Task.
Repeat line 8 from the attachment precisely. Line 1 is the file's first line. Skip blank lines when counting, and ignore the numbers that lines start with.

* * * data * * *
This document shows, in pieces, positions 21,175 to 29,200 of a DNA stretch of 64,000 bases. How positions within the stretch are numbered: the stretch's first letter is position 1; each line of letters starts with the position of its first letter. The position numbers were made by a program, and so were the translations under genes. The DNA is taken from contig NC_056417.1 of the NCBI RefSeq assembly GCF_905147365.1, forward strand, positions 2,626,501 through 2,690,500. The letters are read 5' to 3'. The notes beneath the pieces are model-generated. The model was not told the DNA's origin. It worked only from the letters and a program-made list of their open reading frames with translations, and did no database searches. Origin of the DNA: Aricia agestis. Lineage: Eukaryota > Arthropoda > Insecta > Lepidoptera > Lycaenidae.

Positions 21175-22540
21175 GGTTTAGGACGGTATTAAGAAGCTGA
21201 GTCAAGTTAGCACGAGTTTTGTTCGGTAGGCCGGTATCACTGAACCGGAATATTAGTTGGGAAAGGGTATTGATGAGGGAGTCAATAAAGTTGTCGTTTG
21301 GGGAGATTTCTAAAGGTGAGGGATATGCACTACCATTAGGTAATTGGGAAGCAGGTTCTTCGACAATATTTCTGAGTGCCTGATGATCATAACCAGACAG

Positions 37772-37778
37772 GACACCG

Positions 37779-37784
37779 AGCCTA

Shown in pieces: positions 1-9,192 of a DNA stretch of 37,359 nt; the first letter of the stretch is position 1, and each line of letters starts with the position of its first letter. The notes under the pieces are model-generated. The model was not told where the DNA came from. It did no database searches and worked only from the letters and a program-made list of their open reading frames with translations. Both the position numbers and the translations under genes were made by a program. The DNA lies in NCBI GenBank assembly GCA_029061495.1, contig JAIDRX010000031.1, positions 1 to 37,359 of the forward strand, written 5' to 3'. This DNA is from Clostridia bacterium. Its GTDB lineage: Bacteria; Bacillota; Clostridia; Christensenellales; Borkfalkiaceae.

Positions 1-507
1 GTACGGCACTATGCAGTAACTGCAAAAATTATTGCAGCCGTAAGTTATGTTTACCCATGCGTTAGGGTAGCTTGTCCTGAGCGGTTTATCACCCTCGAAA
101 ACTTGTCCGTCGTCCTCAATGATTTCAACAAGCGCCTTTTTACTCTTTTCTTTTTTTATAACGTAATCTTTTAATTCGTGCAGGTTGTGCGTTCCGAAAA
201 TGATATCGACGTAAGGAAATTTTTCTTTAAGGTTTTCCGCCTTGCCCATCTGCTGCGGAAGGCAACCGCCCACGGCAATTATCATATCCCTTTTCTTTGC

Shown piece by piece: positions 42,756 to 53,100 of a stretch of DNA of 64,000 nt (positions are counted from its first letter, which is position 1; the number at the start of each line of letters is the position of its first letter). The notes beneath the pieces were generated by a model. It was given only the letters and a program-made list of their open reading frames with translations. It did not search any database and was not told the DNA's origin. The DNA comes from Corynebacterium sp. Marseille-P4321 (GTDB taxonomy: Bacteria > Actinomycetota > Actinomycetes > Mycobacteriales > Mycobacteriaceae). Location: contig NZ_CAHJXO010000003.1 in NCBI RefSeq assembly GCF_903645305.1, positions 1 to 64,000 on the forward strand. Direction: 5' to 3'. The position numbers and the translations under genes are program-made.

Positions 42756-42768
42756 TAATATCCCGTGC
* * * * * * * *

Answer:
Positions 37779-37784